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What I've Learned From Surviving This Market

  • Posted by Christy Crouch
  • February 26, 2012 8:14:01 AM MST
  • 1 comment
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So as the market seems to be finally improving in my area, I found myself reflecting on what I've learned through the experience and want to share it with you. Despite the market I ended up selling 50 homes last year, 48 the year before, and 65 the previous year. Prior to that my production was consistently 100+ per year with my best year being 140 deals.

So as the market seems to be finally improving in my area, I found myself reflecting on what I've learned through the experience and want to share it with you.

Despite the market I ended up selling 50 homes last year, 48 the year before, and 65 the previous year, prior to that my production was consistently 100+ deals with my best year being 140 deals.

Prior to the market crash I began to downsize my business as I transitioned into coaching, training, and speaking to help other agents build a successful business of their own.

When the market crashed I dove back into my real estate business to ensure its survival.  My intention is to leave my business to my kids when they're old enough and to spend my time coaching, training, speaking, and writing. 

I wanted to share the things I've gained from building a productive business despite a horribly challenging market because if I can do it, you can do it too.  If I can do it in the worst housing market we've had in decades you can certainly do it as we head toward the recovery and I want to help you.

So while I was prospecting the other day I just started writing down the things I've learned from being in this market and still having a successful business, here is what I wrote:

1.  Sometimes it will truly take hard work, long hours, and dedication to keep a business afloat.  Accept and just do it.

2.  Staying away from the news and media is a must to maintain a strong mindset.

3.  Isolation is sometimes necessary to do the things others are unwilling to do.  Continuously talking to people about how horrible the market is and what's not working isn't going to lead to your success.  Isolate yourself if necessary.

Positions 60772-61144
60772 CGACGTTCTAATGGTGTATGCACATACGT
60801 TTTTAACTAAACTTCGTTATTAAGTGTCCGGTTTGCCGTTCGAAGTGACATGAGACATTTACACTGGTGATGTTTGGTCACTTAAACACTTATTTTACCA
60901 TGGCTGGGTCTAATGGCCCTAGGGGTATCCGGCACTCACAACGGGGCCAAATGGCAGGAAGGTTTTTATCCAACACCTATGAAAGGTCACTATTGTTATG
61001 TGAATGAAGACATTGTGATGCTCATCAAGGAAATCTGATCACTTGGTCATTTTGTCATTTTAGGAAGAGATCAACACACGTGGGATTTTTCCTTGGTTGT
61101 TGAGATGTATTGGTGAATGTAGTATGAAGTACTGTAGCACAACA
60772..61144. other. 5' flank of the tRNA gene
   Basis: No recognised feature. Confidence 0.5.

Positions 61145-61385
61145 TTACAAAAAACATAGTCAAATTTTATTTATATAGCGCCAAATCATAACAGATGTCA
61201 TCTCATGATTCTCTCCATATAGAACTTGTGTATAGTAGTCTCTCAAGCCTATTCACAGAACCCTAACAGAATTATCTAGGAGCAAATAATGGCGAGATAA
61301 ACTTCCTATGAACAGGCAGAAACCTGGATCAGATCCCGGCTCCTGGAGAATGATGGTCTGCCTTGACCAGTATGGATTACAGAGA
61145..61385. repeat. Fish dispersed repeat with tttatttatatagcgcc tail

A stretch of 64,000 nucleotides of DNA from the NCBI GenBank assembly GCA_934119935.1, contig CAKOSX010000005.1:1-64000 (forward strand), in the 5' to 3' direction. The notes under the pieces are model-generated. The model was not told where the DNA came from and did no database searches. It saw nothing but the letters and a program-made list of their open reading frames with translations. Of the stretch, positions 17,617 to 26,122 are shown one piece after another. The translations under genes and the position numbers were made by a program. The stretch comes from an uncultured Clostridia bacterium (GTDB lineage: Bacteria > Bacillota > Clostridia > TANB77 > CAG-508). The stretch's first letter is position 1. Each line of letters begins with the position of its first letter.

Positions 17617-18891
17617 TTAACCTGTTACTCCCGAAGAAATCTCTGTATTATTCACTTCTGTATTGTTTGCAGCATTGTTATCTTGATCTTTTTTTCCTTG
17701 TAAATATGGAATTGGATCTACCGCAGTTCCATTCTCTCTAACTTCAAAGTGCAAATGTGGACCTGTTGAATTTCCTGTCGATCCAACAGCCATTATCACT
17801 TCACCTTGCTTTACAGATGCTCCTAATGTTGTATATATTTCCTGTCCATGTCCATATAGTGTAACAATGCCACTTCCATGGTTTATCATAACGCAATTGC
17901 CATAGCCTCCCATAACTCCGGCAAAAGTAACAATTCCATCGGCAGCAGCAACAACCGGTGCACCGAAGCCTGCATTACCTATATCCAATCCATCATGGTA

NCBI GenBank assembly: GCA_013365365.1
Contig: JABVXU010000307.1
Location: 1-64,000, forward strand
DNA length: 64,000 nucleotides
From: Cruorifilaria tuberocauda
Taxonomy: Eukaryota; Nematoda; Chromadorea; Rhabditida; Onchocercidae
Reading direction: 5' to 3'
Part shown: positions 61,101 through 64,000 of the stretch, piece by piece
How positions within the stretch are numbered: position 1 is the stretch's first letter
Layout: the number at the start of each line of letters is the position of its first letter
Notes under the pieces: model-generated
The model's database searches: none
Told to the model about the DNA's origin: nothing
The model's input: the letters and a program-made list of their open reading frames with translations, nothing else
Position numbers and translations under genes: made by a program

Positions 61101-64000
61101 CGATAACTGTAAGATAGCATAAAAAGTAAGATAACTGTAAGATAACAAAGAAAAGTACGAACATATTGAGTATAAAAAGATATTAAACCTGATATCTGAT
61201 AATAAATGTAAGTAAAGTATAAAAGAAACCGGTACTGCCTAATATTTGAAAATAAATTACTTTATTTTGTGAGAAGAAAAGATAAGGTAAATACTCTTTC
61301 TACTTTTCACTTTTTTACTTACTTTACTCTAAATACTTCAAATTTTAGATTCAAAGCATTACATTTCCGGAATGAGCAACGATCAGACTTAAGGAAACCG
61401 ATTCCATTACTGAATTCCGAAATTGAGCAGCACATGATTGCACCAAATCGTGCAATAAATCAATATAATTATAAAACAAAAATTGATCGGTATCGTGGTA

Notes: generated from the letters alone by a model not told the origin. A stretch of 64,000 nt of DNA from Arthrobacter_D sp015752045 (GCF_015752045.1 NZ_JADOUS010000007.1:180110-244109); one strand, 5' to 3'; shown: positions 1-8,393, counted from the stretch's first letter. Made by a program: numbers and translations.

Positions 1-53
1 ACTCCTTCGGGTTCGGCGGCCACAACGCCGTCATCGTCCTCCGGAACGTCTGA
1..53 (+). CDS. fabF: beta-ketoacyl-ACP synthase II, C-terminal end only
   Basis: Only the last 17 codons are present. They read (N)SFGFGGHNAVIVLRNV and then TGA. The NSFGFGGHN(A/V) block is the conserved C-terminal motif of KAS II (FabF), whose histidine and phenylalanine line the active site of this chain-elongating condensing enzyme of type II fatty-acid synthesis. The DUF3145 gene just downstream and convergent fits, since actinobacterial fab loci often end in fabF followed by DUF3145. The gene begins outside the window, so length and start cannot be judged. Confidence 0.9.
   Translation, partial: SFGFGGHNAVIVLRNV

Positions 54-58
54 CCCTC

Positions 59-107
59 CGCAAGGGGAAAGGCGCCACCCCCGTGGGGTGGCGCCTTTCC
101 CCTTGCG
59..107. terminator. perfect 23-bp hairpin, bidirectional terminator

4.  Carefully track where your business is coming from so you know what's working and what's not.  You should know where every single deal initiated from.

5.  Choose what works for you and do it.  Don't allow yourself to be overwhelmed with all the different avenues of growing your business.  It's just like the chewing gum section at the convenient stores, there's too many choices!  Find your niche and stick with it.  You can become the best at whatever you choose but being involved in too many different things will only lead to stress, overwhelm, and an unpredictable business at best.

6.  It's imperative that you know your market statistics.  And by that I mean detailed statistics.  Whether working with buyers or sellers they're looking for your knowledge and expertise to guide them in these unstable times.  Be prepared to confidently answer questions about average list price, sales price, days on market, list to sales price ratio, number of homes for sale, sold, and not sold in your market. 

7.  Dress for success.  If you look professional and well put together, automatically confidence exudes you. Consumers want confidence.

8.  Be honest, don't tell sellers what they want to hear just because it's the easy and comfortable way.  They need to know the truth about the price and length of time it may take to get their home sold.  Don't just try to take the listing and get out the door.  Later, you'll wish you had educated them ahead of time.  The more they know up front the better for both of you.

9.  Take care of yourself.  Eat better, exercise more, drink more water, go to bed earlier.  It takes much more out of you to sustain a tough market so you've got to put that much more in.